In January we reported on the revelation that Tasmania Fire Service (TFS) Headquarters did not have arrangements in place that met its obligations under Fire, Building and WHS regulations.
The CPSU wrote to the State Fire Commission in November seeking details about existing fire wardens, the dates of its most recent practice evacuations, as well as its fire evacuation plan after member raised concerns.
Members were disappointed to find out through The Mercury that their workplace had seemingly lacked an evacuation plan for as many as five years, and raised questions about TFS’ stated intention to engage an external provider to ensure it met its statutory obligations.
Last week, the CPSU received correspondence from TFS Chief Officer Dermot Barry describing the “ongoing resourcing challenges within the division” relating to managing evacuation plans, and providing a scope document.
“It’s not only a resourcing issue – I’m advised that the outdated technology and legacy businesses processes we have to undertake our statutory obligations contribute to those challenges.”
The letter cites “resourcing issue(s)”, “outdated technology,” and “legacy business processes” as getting in the way of process. The TFS has appointed a Station Officer to the Building Safety Unit (BSU) for a period of six months to review building evacuation plans and undertake practice evacuations ‘where possible.’
The scope document outlines the anticipated timeline for the TFS Building Safety Unit to review and assess current compliance with fire, building and WHS legislation; improving current practice; and identifying ‘process optimisation opportunities.’ The total timeline is 14 weeks.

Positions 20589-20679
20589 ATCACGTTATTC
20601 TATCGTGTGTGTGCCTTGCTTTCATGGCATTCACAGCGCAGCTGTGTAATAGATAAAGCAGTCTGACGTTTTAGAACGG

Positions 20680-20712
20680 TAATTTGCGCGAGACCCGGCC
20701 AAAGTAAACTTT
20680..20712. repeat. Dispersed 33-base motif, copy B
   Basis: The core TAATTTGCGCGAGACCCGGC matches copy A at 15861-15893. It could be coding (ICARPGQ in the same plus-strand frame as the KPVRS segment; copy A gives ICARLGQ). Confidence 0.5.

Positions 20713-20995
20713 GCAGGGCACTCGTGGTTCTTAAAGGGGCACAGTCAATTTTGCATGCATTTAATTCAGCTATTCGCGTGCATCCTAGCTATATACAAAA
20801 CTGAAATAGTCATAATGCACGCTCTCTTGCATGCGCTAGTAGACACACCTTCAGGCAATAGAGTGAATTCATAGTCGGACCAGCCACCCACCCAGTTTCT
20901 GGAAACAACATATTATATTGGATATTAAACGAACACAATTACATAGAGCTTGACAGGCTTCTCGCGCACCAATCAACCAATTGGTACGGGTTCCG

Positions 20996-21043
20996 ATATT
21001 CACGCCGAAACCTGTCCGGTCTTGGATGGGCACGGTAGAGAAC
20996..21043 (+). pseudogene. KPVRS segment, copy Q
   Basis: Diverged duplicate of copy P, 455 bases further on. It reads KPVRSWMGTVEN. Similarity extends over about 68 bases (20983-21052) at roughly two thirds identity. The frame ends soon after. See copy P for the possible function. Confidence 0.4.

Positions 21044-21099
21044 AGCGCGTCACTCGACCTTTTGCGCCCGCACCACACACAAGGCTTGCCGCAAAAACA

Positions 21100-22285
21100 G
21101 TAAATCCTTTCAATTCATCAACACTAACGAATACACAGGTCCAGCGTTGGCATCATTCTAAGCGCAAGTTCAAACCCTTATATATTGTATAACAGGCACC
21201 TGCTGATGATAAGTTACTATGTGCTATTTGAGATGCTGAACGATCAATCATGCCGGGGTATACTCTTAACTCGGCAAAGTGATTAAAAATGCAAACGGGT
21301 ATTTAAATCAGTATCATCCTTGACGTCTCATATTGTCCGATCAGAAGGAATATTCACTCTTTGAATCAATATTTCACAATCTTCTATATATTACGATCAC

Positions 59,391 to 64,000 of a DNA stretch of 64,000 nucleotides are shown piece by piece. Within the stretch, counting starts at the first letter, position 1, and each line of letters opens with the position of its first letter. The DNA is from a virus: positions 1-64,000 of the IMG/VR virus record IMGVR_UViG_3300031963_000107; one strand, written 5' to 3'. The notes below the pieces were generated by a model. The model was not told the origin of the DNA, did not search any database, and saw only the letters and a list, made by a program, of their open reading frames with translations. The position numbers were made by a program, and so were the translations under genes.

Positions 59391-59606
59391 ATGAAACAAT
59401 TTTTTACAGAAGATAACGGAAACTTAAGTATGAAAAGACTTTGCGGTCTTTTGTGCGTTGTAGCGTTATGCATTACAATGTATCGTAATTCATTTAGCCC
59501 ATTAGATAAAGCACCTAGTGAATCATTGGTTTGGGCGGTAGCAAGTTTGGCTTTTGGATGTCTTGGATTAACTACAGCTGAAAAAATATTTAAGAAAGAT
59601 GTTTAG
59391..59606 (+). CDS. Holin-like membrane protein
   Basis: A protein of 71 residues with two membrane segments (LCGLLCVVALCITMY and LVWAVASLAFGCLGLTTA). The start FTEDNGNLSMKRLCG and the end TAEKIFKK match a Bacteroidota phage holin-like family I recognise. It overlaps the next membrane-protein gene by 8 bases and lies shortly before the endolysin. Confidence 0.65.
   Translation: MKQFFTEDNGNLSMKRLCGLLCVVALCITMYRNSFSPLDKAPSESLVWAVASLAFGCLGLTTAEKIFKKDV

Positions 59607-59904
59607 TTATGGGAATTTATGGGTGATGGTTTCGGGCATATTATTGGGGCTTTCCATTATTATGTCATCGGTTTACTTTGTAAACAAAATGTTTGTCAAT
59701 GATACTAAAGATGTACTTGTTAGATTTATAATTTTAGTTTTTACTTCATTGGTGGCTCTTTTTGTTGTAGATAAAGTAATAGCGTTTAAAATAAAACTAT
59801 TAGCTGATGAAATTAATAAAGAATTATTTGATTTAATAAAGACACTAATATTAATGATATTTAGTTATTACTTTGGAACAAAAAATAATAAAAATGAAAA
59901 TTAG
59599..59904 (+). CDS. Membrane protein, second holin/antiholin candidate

The Scope document tasks the BSU to identify the benefits to providing its services and how its work contributes to fire safety, as well as the potential for outsourcing or recalling retired staff.
Any clear explanation of why it has taken six months to get to this point, given the clear urgency of ensuring our state’s fire headquarters is able to ensure safe working conditions for its own staff, is not provided.
The Review’s emphasis on additional staffing or integrating work from other units to meet TFS’ statutory obligations also raises some real concerns, given the impact of the Rockliff Government’s State Budget cuts to public services. Agencies now have to come to grips with upwards of half a billion dollars in missing funding through the combination of a $300 million ‘efficiency dividend’, discontinuation of programs and the failure to index budgets in line with CPI, a classic example of stealth cuts.
Given the significant delays on getting to this point following months of inaction, as well as the Chief Officer’s own admission that resourcing has contributed to circumstances overtaking them – it is unclear how an already stretched agency will be able to follow this work through.
None of this diminishes TFS’ responsibility to meet its statutory obligations to workers, and the CPSU’s advice to members in January remains the same today:
Members are entitled to a safe workplace. Should your worksite not be compliant with the requirements within WHS legislation, you should seek to work from alternate locations on work, health and safety grounds until such time as your building is compliant.
If you have questions, comments or feedback you wish to share collectively through your union, contact email@example.com.